OTT platforms such as Netflix, Amazon Prime, Hotstar, etc are the harbingers of the here-to-stay digital age. User content consumption patterns have undergone a drastic change with the lean towards digital platforms. This is becoming evident. As for content creators, depending on the scope of the project and budget, releasing an offering directly on digital platforms is far more feasible as opposed to releasing it in cinemas. These digital releases also allow filmmakers to experiment with newer content, which may not have a pan-India appeal or when they find it difficult to sustain heavy marketing and promotion costs.
Vijay Subramanium, Director, Content, Amazon Prime Video India
Our goal is to change the way Indian customers consume premium entertainment in India, and to change the way content creators create content for consumers in India and across the globe, by focusing on what the audience wants and delivering it consistently. We know that not having the latest movies and TV shows is an unmet demand; there is no affordable or reliable service where customers can get movies within a few weeks from their theatrical release or US TV shows on-demand. Hence, we are focused on securing latest content with the earliest possible window.
Manav Sethi, CMO, ALTBalaji
For filmmakers, the web platform is absolutely more beneficial. The movie theatre business is a capex intensive business and hence has limited reach. The unit cost per consumer is also high. From a filmmaker's POV OTT platforms give them reach in excess of 100 million in one stroke and gives them the ability to gather huge data, as the consumer is diverse and consumption patterns are available unlike an offline movie release. Also, small budget movies don't get the number of screens that they want, as P&L doesn't stack up from exhibitors' POV! But OTT platforms work on long tail and hence it's a win-win situation for both if the content is good.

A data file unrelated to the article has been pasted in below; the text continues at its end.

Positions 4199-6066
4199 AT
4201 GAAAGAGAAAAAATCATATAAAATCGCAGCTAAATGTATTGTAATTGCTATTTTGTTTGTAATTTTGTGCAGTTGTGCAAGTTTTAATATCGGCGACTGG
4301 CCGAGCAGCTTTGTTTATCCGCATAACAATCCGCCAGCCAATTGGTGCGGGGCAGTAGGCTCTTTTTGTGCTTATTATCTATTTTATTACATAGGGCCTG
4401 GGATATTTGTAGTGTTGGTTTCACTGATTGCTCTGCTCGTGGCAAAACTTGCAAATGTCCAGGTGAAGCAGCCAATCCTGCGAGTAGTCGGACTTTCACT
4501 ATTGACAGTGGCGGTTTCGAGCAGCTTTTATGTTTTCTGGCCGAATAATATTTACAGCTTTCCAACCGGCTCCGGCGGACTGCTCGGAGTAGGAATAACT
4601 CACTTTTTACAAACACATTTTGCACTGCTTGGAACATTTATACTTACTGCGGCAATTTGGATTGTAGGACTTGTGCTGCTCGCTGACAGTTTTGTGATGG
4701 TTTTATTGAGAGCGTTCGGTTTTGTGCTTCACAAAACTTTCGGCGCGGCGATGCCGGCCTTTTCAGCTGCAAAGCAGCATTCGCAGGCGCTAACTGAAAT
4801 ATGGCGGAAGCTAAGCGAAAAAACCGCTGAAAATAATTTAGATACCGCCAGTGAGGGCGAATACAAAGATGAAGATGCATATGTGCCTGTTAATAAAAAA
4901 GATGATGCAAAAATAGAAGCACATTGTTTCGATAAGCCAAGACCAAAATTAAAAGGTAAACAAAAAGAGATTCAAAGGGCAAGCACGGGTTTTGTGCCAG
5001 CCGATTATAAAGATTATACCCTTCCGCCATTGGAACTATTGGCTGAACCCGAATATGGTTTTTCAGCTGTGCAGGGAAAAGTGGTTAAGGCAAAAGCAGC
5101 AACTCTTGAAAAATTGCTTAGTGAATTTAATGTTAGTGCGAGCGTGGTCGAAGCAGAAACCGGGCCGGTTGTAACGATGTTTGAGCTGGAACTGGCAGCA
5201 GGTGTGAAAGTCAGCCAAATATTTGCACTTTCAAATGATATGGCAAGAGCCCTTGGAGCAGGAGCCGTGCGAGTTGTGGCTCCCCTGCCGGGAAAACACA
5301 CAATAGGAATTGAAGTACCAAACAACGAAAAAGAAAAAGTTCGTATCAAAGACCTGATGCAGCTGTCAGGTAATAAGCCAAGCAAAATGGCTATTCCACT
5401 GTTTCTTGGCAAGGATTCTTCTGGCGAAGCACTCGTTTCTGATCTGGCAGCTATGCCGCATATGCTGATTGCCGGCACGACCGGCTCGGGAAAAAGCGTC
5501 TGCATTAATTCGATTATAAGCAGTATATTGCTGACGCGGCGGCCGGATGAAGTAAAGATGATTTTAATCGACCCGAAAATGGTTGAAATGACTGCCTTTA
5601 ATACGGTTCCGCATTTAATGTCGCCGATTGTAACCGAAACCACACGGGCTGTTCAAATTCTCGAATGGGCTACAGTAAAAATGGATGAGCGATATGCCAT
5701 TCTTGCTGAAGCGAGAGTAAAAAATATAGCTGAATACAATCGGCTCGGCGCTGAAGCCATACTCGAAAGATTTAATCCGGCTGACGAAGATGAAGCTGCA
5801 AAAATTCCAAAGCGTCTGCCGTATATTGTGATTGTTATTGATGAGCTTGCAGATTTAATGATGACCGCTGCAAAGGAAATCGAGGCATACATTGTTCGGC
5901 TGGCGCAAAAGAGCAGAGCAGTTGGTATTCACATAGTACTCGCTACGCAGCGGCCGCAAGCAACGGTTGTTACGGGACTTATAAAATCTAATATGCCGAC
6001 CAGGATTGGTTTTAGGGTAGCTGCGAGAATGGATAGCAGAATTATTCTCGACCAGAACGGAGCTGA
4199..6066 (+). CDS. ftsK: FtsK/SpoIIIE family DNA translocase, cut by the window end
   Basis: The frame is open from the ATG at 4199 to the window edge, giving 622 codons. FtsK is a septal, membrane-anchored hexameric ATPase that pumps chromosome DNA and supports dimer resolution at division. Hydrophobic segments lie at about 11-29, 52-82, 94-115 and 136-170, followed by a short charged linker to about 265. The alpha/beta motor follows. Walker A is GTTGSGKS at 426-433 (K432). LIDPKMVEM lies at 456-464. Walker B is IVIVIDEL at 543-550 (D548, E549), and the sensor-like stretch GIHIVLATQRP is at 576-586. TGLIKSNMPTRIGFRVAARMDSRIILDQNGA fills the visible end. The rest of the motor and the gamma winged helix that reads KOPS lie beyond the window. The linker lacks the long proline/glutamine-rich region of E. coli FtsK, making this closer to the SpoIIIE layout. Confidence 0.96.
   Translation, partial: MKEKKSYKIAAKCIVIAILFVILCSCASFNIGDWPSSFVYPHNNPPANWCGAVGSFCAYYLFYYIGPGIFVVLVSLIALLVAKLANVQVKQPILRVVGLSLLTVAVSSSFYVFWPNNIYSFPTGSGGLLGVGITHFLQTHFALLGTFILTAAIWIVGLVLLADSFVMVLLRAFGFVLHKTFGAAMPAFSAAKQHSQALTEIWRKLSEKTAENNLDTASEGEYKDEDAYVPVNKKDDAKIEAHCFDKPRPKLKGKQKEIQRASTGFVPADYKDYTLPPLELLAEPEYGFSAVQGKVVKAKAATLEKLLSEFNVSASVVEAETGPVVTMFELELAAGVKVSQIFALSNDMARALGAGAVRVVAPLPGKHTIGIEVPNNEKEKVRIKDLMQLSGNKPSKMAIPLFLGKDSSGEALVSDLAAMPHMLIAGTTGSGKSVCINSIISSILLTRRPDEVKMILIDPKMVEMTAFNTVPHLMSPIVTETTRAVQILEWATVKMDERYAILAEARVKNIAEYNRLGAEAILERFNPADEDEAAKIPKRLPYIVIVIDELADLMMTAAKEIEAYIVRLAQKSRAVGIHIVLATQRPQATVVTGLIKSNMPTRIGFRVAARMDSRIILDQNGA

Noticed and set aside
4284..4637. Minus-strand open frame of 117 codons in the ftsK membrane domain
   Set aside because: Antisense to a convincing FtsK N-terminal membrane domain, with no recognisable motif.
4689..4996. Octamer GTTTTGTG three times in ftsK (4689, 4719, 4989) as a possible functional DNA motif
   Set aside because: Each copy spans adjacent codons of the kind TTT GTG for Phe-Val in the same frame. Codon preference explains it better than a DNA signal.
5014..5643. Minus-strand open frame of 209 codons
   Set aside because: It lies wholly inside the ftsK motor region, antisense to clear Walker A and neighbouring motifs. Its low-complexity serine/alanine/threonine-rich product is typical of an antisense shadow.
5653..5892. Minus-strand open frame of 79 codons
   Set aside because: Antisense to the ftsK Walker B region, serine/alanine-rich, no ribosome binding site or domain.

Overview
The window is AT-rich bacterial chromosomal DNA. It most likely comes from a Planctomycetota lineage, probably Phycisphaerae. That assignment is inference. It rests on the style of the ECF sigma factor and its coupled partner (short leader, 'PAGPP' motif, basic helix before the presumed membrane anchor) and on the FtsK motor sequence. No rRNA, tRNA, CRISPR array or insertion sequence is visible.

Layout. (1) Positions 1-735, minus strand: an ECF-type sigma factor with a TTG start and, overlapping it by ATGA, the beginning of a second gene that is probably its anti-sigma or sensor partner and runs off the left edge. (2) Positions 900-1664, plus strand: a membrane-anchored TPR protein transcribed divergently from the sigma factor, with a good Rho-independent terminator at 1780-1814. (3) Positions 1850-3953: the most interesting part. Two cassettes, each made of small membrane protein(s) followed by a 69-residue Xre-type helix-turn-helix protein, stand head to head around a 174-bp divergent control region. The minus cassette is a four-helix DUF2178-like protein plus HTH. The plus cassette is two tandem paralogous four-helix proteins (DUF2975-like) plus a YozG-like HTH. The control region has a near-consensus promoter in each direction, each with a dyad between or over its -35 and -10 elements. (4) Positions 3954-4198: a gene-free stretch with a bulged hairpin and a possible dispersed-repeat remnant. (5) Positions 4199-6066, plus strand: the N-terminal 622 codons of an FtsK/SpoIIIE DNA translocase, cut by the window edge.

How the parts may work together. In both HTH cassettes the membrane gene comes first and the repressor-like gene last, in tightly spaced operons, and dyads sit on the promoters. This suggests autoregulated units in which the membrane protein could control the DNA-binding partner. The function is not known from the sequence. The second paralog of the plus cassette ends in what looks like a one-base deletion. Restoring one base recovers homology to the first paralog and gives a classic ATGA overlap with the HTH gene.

Subhash Kapoor, Director
Digital content is the future, it is changing audiences' viewing habits all over the world. It is an attractive platform for filmmakers where they can tell stories without worrying about box office content, censorship or investing a lot of money on promotions and advertising. It also gives you an opportunity to tell stories that may not have been possible in a theatrical release. I see it not only as a welcome change but also a medium that is going to revolutionise how varied content is consumed.
Sumeet Vyas, Actor-Writer
Traditionally speaking, everyone who makes a film or acts in it wants to see it on the big screen. That is one thing you don't get when you release on a digital platform. But there is so much more you get in return.
The biggest gain, especially for small-budget films, or small slice-of-life films, is that there is way less pressure on becoming profitable because web platforms do not involve the large marketing spends that a film incurs when it seeks a theatrical release. Better still, when you release a film on digital platforms, chances are more people will watch it there than watching it in the theatre.
Also, you don't have to struggle to get screens. It is very difficult for small-budget films to compete with big-budget films in terms of screens.